Life in a primary school is never dull, we are in an area of high deprivation with all of the challenges that sometimes go along with this. We have high levels of children with SEN compared to the national average with the number of EHCPs to match.
Having a large number of children with SEN in school does nothing for your budget – every child with SEN, notionally, has £6,000 allocated to them, for every child with an EHCP you have to provide the first £6,000 towards the support that they need to be included in a mainstream school. The majority of the children in our school who have EHCPs require full-time support. Not “they would do better with” or “I’ll see if I can get extra for” they require it for their own safety and, in some cases, the safety of others. With the right support, we can meet their needs. They can be included and make progress; it is the right provision for them. Unfortunately, even if I get the highest level funding of £5,000 – doesn’t happen often (£,3000 is the more common) the school is out of pocket. It’s how life is, this does mean that there is less money available for those children on School Support (the next level down of SEN rating). This is sad.
This is a re-blog submitted by Sheep2673, and republished with kind permission. You can see the original article by clicking here.
There are several children within school who are capable of showing behaviours that are not really adequately described by calling them “challenging” – they are extreme. We have had very young children using homophobic, racist and sexualised language, we have children who think nothing of spitting, hitting or biting adults. This is sad. These children do not intrinsically know this language – it is learnt and, not, I can assure you, as some parents suggest, at school. This is language that they have heard and copied, they may not know what the words mean but they know when they are used and the effect that they have on others. This is sad.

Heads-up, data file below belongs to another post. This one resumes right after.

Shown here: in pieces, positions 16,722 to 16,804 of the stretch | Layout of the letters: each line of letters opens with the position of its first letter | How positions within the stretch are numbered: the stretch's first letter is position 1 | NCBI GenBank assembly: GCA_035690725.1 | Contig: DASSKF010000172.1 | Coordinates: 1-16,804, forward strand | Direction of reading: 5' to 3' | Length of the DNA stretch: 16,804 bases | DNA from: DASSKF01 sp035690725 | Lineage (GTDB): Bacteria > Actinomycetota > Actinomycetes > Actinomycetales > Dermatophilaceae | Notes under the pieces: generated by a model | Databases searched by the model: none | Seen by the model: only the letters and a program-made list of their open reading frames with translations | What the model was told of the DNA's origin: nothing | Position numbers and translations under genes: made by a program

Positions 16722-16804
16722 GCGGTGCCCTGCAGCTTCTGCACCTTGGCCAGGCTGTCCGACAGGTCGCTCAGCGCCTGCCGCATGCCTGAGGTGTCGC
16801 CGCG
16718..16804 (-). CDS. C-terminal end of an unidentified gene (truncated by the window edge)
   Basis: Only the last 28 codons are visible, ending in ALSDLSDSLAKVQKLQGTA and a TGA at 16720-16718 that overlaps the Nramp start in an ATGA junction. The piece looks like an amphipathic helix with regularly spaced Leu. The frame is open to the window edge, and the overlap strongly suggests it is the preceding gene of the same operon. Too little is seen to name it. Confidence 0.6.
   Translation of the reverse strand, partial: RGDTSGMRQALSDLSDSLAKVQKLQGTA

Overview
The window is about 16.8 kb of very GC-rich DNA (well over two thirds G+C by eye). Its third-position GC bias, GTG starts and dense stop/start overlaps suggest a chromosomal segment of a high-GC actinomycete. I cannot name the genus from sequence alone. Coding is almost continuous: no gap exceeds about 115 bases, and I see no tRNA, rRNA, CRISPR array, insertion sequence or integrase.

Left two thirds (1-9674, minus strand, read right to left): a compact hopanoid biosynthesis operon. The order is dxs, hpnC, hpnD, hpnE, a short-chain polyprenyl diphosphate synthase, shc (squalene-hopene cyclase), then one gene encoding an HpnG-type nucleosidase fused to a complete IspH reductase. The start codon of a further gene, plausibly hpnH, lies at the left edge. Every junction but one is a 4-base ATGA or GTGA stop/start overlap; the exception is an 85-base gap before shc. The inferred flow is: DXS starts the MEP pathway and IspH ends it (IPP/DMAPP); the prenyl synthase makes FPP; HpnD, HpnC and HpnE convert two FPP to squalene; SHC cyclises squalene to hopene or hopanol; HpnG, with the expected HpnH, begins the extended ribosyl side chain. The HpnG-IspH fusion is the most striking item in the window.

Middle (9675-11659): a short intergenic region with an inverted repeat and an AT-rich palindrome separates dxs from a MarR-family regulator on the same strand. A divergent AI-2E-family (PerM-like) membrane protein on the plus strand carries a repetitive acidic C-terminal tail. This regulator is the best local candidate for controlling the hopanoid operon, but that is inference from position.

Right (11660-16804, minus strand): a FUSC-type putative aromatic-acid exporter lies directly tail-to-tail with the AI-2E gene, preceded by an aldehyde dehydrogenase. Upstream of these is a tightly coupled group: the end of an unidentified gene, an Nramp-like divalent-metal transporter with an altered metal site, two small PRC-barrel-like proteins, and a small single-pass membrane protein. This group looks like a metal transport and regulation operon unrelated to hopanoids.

We are aware of some of the conditions that our children live in at home, we are aware of the difficulties that they have. We make referrals to Children’s Social Care (CSC), CAMHS and paediatricians frequently, we make them know that they are unlikely to meet thresholds but equally that the children (and their families) need the help and support. The referrals get declined, a note is made, a suggestion that school put in more support and work with the families is offered. We are trying as hard as we can to support these children and their families. We feel that we are failing but we are not a health service, we are not specialist mental health workers, we are not social workers. We are educators and whilst children have so many other problems we can’t do this well, the children are not in the right place to learn. This is sad.
We have had some incidences during this half term where some of the behaviours have been so extreme that we have had to exclude children for the safety of others. Exclusions are always a last resort. When we reach this point we try to use fixed-term exclusions – sending a child home (with work to do) for between half a day and five days. We are aware that some of these children are the same ones who we have referred to CSC as we have concerns about life at home but if they are happy that life at home is fine then we can’t argue. There have also been occasions where a fixed term exclusion is not enough and the damage (physical or mental) done to people or property is such that children have to be permanently excluded. This is sad.
On occasions, CSC do get involved in children’s lives and try to work with families to improve things. Sometimes this works and life is better for everyone. Sometimes it doesn’t and children are taken to live with foster carers for their own safety. This is a momentous decision and you know that this is really a last resort. This is sad.
I like to think that I am reasonably articulate, that I have a reasonable vocabulary but during this long half term I seem to find myself repeatedly saying, “It is sad.” I know that there are many words that could replace ‘sad’ – the thesaurus suggests bitter, dismal, heartbroken, melancholy, pessimistic, sombre, sorrowful, sorry and wistful as a start but none of these (or the other 15 suggestions) seems to sum the feeling – sad.
It is sad for us as adults that, despite our best efforts, we cannot prevent some of these things happening but it is sad, really sad for the children involved.